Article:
Cities that have gone to alarm verification are already reaping the benefits. Salt Lake City, Utah saves about $500,000 each year by requiring private alarm companies to validate alarms before police will respond. The Milwaukee Police Department adopted a Verified Response Policy and saw the number of burglar alarm dispatches per year go down from more than 30,000 to only 620. Fees for alarm registration and penalties for false alarms combined with enhanced verification have reduced the Washington state city’s number of false alarms by more than half.

With ongoing disruptions in video and apps, the security world is focused on using sophisticated visual verification solutions to protect points of entry and property. As with any technology, flexibility is critical. The best advice for property owners is to look for a security partner with a reputation for service and the ability to offer a wide array of scalable video surveillance solutions.

“It really boils down identifying the cause of an alarm,” says Steve Shapiro. “Motion sensors and multizone notification is helpful in reducing police dispatches, but it doesn’t provide the true verification found in video. As a result, police organizations have begun to implement priority response policies a way to encourage property owners to install video verified alarms.”

The goal, says Shapiro, “is to validate the cause of alarm activation by turning remote security system operators into eyewitnesses. This will ensure a faster police response for crimes in progress, help first responders assess the situation before arriving on the scene, increase their safety, and assist in arrests: everything you’d expect of a top rate security system.”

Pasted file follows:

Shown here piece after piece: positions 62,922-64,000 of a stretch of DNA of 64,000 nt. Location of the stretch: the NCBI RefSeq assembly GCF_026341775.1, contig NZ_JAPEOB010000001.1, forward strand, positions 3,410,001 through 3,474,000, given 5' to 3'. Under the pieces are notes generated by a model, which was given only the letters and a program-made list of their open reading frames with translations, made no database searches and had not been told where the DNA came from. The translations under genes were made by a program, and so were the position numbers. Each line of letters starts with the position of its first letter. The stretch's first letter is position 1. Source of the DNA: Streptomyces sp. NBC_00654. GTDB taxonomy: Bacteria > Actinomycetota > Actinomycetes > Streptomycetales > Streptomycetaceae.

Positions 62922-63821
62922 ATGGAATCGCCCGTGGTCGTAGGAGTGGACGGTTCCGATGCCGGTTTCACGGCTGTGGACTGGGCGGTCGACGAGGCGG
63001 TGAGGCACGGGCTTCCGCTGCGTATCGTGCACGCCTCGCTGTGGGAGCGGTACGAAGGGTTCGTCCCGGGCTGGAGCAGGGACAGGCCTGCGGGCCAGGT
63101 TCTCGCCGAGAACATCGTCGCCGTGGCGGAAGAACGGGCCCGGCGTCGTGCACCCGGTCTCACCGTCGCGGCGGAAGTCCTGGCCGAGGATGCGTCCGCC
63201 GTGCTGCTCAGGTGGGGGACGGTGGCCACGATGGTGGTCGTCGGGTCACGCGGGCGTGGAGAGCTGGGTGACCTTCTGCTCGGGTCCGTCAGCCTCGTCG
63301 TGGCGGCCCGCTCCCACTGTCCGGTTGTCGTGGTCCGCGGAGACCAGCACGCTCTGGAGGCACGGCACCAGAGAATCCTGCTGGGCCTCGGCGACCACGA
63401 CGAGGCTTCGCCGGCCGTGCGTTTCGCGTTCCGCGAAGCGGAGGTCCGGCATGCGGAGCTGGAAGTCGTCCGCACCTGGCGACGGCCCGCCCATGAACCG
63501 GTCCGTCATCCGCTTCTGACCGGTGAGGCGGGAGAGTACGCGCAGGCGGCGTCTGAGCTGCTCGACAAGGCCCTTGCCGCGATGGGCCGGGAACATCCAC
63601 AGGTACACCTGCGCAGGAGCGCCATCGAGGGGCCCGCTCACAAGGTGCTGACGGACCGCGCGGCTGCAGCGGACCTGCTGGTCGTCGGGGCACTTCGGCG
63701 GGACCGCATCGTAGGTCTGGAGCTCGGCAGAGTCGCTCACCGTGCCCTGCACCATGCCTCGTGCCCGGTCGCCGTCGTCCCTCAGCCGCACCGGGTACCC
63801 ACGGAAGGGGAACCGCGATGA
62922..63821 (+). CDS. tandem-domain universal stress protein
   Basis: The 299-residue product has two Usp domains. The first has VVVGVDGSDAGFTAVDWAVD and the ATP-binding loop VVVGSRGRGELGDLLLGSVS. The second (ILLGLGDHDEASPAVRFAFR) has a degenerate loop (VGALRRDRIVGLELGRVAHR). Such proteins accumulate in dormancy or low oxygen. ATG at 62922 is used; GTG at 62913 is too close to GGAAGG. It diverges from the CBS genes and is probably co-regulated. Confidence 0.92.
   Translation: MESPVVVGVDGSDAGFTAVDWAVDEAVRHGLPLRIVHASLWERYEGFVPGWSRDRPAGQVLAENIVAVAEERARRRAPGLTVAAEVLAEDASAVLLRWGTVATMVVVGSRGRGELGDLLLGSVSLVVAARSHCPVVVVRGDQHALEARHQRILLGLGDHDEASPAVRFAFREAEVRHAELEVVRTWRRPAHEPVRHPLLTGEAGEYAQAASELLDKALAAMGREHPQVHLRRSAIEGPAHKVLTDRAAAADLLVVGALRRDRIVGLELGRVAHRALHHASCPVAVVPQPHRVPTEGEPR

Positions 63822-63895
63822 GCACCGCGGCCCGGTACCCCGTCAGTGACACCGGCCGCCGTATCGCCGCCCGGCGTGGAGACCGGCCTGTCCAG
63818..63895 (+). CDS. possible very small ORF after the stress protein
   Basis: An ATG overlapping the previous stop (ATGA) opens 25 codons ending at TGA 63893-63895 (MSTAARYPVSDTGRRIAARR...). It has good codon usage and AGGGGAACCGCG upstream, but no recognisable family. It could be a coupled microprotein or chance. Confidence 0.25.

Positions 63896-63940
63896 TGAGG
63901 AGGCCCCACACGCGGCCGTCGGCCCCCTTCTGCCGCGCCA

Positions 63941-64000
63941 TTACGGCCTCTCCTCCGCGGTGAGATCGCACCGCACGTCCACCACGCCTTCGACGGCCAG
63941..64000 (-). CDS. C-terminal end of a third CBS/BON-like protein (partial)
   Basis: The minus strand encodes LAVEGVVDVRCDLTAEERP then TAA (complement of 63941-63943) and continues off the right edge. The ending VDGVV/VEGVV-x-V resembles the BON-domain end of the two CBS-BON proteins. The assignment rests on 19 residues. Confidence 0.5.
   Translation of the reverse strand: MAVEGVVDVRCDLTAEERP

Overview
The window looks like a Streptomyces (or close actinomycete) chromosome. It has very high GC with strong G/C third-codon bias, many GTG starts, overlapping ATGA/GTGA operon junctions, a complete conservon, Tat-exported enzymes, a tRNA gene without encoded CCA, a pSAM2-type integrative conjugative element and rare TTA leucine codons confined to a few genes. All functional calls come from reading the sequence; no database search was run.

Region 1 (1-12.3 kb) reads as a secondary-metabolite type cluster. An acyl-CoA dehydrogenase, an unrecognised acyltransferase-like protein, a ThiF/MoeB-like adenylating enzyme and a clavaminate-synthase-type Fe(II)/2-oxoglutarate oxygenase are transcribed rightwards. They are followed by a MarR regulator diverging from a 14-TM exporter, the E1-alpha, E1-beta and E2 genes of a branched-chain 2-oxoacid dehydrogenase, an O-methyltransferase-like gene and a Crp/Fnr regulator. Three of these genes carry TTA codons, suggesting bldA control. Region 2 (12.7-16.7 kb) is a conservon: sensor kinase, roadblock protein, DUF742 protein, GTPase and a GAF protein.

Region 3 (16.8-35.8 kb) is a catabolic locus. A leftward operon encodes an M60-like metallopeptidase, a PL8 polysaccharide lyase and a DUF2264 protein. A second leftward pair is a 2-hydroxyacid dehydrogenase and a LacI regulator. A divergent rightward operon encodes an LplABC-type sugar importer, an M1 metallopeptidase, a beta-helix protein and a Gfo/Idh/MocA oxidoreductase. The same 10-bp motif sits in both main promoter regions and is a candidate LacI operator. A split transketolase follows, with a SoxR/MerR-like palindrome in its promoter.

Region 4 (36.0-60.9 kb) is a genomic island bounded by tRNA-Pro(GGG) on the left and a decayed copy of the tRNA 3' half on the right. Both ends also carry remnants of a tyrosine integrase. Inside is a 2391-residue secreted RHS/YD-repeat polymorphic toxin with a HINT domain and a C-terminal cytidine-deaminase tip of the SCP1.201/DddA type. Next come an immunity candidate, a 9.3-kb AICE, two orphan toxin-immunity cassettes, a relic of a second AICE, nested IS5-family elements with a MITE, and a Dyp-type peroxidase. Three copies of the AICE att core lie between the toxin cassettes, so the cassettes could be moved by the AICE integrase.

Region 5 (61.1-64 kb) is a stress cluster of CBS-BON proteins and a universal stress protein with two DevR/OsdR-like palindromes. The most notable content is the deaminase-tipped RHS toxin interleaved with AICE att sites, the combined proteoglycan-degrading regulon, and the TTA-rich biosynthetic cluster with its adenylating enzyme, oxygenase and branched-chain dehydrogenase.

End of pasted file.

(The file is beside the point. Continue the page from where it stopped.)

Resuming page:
Click Here to Learn More About Visual Verification


Johnson Controls’ Building Technologies & Solutions is making the world safer, smarter and more sustainable – one building at a time. Our technology portfolio integrates every aspect of a building — whether security systems, energy management, fire suppression or HVACR — to ensure that we exceed customer expectations at all times. We operate in more than 150 countries through our unmatched network of branches and distribution channels, helping building owners, operators, engineers and contractors enhance the full lifecycle of any facility. Our arsenal of brands includes some of the most trusted names in the industry, such as Tyco®, YORK®, Metasys®, Ruskin®, Titus®, Frick®, PENN®, Sabroe®, Simplex® and Grinnell®.